Logo: On a blue marble background, we pan up to reveal a black square, which moves to the center. Behind the square is the word "GRAY" in a condensed font. A gold light flashes from behind the word, and then the logo zooms out and moves around and the other word "MATTER" in a condensed font wipes in and stands next to the rectangle. The logo then flashes.


  • On the intro of Phoenix 3 for 3DO, the logo is in widescreen.
  • On NHL All-Star Hockey for Game Gear, the logo is in its print form on a black background, with a white logo, and the word "DEVELOPED BY" is shown above the logo.

Technique: The moving of the rectangle, the letters wiping and the logo flashing.

Music/Sounds: An ascending synth drone, with some whooshes, and ends in a synth note.

Availability: Seen on NHL All-Star Hockey for Game Gear and Sega Saturn, and the opening cutscene of Phoenix 3 for 3DO.

5th Logo (1995)

Logo: On a black background, we see light blue crystalized pieces while circular pieces move around, and some pieces reveal the crystalized blue letter "G" with some moving circles zooming out over a space background and a blue lightning picture standing on the right of the letter. A light then flashes, and then the logo turns metallic with an exclamation point shown on the left of the letter. The word "GRAY MATTER" wipes below the logo.

Variant: A still version, where the logo is shown on a space background, and the words are shown in spaced out letters, is used on 3DO screensaver files.

Technique: The crystal pieces of the logo moving, the logo flashing.

Music/Sounds: Hollow synth notes similar to the previous logo, with bells, and some whooshes at the end.

Availability: Seen on Foes of Ali for 3DO. The variant is shown on screensaver files of Foes of Ali and Phoenix 3 for 3DO (the game itself used the last logo).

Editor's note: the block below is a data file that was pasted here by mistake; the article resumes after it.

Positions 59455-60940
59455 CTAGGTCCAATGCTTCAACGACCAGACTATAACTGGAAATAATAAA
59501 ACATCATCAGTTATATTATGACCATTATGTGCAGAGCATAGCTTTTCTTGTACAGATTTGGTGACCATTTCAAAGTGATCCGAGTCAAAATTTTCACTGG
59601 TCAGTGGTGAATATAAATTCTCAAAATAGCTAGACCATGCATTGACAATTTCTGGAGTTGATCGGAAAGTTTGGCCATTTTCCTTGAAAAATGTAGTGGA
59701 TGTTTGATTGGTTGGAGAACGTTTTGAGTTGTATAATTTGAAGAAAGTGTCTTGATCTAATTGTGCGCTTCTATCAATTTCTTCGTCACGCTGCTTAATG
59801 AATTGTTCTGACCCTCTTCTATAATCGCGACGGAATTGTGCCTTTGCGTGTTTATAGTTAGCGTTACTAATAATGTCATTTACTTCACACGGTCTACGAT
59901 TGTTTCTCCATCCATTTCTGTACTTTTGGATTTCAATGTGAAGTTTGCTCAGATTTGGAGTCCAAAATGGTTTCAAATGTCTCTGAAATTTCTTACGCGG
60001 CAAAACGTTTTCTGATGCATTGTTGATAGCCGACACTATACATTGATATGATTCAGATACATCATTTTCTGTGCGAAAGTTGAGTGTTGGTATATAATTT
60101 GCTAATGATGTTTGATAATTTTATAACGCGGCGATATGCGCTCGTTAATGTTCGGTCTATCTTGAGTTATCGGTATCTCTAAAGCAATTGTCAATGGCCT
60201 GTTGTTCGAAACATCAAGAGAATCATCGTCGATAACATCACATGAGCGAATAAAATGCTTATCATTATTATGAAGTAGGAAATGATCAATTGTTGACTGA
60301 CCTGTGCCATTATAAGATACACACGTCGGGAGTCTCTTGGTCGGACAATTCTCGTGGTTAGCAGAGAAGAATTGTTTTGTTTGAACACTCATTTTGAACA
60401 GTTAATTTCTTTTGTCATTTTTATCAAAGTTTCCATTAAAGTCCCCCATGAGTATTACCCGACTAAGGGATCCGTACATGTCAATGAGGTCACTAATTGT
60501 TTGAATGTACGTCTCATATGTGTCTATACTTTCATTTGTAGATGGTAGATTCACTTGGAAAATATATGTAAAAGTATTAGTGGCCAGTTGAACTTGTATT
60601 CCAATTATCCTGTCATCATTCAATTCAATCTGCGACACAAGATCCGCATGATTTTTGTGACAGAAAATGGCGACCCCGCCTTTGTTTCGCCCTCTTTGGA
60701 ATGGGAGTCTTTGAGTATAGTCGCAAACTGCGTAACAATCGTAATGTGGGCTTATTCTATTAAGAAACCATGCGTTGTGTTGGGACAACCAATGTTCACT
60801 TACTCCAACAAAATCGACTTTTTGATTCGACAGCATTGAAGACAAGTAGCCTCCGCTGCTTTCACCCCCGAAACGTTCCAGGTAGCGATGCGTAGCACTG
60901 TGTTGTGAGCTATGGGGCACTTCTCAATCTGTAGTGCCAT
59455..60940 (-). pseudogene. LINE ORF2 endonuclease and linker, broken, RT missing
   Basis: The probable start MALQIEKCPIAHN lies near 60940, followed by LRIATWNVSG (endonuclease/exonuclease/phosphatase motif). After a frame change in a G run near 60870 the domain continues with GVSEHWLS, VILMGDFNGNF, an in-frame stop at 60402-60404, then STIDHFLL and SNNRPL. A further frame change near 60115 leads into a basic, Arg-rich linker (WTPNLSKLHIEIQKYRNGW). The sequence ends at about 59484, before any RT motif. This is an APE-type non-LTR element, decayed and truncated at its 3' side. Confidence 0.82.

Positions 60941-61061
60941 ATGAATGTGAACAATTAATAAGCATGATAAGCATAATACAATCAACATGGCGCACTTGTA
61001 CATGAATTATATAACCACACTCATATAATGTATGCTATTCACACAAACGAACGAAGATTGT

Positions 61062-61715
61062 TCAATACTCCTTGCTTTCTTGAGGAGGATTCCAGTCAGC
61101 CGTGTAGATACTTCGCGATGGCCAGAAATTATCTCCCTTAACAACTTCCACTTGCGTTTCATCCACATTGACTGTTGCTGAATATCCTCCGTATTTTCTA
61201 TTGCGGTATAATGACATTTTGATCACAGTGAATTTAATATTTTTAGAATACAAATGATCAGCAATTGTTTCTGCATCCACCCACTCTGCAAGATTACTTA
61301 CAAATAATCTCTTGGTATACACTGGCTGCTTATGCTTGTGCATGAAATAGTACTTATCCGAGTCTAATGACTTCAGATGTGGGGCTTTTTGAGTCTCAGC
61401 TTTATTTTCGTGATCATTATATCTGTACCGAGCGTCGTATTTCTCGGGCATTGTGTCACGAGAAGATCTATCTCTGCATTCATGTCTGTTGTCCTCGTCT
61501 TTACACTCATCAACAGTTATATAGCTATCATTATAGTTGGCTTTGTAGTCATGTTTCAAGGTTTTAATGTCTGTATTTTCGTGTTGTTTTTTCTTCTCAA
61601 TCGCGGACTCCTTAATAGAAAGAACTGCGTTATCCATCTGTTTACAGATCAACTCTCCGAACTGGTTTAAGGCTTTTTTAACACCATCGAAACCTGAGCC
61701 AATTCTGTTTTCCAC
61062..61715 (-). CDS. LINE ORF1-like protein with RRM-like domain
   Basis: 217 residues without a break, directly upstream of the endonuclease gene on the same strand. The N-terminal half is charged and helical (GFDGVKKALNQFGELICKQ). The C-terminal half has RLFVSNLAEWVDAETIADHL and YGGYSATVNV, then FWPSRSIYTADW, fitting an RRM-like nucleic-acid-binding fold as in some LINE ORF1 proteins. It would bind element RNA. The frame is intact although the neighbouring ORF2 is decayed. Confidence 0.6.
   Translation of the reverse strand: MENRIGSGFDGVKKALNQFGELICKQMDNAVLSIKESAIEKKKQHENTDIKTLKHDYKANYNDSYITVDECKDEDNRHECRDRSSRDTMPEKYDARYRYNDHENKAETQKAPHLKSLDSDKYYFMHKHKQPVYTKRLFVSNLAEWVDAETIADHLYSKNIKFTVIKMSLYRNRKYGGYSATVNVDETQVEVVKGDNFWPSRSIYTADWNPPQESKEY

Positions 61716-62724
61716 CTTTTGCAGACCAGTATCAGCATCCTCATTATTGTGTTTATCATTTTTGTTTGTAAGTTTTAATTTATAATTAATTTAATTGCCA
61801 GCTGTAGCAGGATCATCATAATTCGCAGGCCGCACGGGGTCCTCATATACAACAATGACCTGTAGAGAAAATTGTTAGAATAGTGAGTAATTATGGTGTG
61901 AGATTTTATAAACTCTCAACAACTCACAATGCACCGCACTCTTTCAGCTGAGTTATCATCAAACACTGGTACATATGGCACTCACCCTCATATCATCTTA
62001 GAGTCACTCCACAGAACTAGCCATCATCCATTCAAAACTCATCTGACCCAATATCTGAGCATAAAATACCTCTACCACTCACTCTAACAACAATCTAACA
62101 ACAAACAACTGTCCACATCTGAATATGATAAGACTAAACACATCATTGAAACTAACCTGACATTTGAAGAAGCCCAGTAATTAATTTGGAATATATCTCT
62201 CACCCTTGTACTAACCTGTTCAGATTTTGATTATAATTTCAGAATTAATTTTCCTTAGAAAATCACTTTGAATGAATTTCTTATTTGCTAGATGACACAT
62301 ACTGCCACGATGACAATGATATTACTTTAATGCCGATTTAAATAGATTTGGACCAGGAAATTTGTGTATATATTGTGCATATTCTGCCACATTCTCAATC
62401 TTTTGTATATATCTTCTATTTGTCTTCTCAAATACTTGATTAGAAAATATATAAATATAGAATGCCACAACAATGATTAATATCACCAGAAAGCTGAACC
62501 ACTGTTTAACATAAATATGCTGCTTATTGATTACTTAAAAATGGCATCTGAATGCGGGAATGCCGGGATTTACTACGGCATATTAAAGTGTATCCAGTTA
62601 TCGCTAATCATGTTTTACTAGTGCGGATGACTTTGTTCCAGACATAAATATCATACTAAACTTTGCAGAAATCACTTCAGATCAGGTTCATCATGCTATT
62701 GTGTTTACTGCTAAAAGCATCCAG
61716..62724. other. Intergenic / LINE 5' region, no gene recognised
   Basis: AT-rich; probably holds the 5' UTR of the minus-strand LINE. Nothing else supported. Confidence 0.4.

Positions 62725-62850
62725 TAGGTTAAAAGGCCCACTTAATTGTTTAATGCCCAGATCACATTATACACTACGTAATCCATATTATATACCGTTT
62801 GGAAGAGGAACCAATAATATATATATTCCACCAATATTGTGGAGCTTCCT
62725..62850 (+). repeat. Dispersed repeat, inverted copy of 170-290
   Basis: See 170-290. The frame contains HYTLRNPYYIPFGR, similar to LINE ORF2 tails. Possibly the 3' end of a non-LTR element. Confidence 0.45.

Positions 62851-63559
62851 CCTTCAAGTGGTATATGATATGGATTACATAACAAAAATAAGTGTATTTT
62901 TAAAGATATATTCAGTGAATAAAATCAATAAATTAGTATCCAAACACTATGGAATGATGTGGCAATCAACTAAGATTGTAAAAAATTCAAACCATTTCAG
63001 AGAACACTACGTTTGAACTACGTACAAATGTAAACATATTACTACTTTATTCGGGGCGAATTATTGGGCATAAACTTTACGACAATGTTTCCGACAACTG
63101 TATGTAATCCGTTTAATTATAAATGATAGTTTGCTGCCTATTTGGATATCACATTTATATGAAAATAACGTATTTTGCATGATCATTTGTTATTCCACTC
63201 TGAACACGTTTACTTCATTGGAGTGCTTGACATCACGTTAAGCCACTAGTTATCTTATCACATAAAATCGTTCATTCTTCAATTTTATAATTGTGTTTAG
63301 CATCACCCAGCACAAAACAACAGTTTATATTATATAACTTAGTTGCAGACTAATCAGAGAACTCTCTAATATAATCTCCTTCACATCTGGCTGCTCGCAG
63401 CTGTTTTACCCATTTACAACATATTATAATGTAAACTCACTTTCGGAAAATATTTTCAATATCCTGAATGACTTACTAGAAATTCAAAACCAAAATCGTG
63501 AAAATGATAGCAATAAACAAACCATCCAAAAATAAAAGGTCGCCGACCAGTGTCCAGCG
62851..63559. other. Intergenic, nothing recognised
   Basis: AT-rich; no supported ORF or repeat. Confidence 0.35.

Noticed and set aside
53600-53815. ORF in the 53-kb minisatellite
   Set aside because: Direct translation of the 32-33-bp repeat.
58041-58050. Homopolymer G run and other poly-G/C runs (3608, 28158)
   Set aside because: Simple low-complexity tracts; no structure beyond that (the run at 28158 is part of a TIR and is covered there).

6th Logo (June 5, 1996)

Logo: On a black background, we see the text "Gr@y" in a grungy typewriter font, with the outlined word "Matter" shown on the right, and the tiny word "Inc" shown on the right side. Below it is the text "entertainment software" in a typewriter font.

Technique: None.

Music/Sounds: A horn sound that continues into the NBA logo.

Availability: Seen on NBA Action for Sega Saturn.

7th Logo (November 21, 1996-August 1997)

Logo: On an orange background, we see a black figure walking and skip hopping towards the viewer, with shadows around him. Then the figure bounces and a black rectangle appears over his head, making it an exclamation point. The figure continues to look around, then does a double backflip, and as he lands, the animation freezes. The logo zooms out, and the black arched words "GRAY MATTER" fade in on the left and right sides of the figure.


  • On the PlayStation version of Perfect Weapon, a print version of the logo is seen, where the logo is in white on a black background.
  • On the PC version of The Crow: City of Angels, the print version of the logo features orange sides on the figure.
  • On the Saturn version of The Crow: City of Angels, the logo is still, with the figure gaining a white outline, and the shadow is absent.

Technique: The figure walking and bouncing, the text zooming out.

Music/Sounds: Various cartoon sound effects, followed by a guitar note when the logo zooms out.

Availability: The standard version is seen on the PlayStation version of The Crow: City of Angels and the PC version of Perfect Weapon. The still versions are seen on the PlayStation version of Perfect Weapon and the PC and Sega Saturn versions of The Crow: City of Angels.